Computer History Museum gets a reboot (podcast)

Larry speaks with Alex Bochannek, curator of the Computer History Museum, which is launching a new look and feel, as well as a major new exhibit called Revolution.

Computer History Museum in Mountain View, Calif Computer History Museum

The Computer History Museum in Mountain View, Calif., tomorrow will unveil what it's calling a "21st century makeover" with its newly renovated building and greatly increased exhibit space.  After two years and $19 million, the museum has an entirely new look and feel and a major new exhibit called "Revolution: The First 2,000 Years of Computing."

One of the first things you see when you enter the exhibit is an Abacus Computer History Museum

As you enter the museum you see some of the first computing devices other than our ancestor's 10 fingers and 10 toes, including the abacus. But as you walk around, you see how technology has progressed through the early days of mechanical computing, those first mainframe electronic computers and finally today's smart phones. There are video screens with interviews from luminaries and plenty of interesting artifacts to look at. As someone who's been involved with computers since the early days of PCs (with some experience with mainframes and key punch machines), it's a walk down memory lane.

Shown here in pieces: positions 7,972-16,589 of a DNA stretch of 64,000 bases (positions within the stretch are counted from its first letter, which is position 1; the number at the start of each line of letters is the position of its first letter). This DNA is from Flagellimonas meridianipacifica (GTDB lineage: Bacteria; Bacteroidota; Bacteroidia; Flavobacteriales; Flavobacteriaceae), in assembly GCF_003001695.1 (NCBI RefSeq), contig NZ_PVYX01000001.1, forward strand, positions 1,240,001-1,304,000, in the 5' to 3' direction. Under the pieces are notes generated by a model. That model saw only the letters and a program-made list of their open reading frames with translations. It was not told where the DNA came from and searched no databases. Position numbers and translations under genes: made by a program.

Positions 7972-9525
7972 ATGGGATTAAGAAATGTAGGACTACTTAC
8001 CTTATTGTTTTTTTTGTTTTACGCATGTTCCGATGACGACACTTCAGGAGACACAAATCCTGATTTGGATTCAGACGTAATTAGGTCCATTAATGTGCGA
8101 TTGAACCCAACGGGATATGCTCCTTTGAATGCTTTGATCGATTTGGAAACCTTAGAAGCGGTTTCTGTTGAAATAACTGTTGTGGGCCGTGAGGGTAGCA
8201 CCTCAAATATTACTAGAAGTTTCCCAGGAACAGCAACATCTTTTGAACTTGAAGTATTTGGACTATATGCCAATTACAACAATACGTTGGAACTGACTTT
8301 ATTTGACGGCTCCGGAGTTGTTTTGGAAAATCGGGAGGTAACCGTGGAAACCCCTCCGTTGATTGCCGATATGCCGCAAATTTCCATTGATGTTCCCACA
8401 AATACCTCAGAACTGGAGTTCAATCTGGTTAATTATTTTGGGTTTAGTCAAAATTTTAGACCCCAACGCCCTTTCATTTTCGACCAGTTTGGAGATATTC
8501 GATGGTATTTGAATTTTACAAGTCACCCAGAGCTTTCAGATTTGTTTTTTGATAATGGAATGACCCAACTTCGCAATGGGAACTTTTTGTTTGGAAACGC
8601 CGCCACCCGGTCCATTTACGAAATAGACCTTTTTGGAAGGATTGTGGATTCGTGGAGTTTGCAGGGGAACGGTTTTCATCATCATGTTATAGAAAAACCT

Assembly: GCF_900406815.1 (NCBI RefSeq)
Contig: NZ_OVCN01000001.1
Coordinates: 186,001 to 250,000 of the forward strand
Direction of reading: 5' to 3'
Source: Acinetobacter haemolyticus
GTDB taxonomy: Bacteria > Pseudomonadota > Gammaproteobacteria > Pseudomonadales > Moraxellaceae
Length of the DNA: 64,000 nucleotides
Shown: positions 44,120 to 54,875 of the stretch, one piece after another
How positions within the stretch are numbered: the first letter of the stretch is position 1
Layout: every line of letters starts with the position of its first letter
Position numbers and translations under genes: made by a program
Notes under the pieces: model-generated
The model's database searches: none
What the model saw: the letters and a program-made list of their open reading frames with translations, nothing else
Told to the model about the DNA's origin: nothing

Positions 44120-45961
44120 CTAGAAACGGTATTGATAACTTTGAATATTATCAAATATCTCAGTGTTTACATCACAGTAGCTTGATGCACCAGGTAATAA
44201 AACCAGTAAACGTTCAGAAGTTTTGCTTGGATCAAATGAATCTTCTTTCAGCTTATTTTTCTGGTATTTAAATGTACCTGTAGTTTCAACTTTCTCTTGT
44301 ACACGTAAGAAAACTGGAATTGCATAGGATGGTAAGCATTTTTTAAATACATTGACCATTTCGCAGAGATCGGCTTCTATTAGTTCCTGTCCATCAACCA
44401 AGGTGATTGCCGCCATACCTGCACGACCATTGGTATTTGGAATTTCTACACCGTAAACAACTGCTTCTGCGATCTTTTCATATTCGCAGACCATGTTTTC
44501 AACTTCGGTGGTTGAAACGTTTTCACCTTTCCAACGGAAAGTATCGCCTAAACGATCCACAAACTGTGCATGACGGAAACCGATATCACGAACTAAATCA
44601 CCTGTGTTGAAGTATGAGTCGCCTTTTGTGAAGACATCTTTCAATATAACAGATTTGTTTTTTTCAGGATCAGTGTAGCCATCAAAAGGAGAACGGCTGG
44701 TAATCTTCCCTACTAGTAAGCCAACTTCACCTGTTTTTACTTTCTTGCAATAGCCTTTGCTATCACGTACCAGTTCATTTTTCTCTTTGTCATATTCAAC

Steve Wozniak and his Apple II at the Computer History Museum in December Scott Ard/CNET

In December, CNET Editor-in-Chief Scott Ard got an early look at the exhibit with Apple co-founder Steve Wozniak.

Alex Bochannek Alex's Twitter Image

To guide me on the walk through the museum, I spoke with museum curator Alex Bochannek and you can listen in by clicking below

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About the author

Larry Magid is a technology journalist and an Internet safety advocate. He's been writing and speaking about Internet safety since he wrote Internet safety guide "Child Safety on the Information Highway" in 1994. He is co-director of ConnectSafely.org, founder of SafeKids.com and SafeTeens.com, and a board member of the National Center for Missing & Exploited Children. Larry's technology analysis and commentary can be heard on CBS News and CBS affiliates, and read on CBSNews.com. He also writes a personal-tech column for the San Jose Mercury News. You can e-mail Larry.

 

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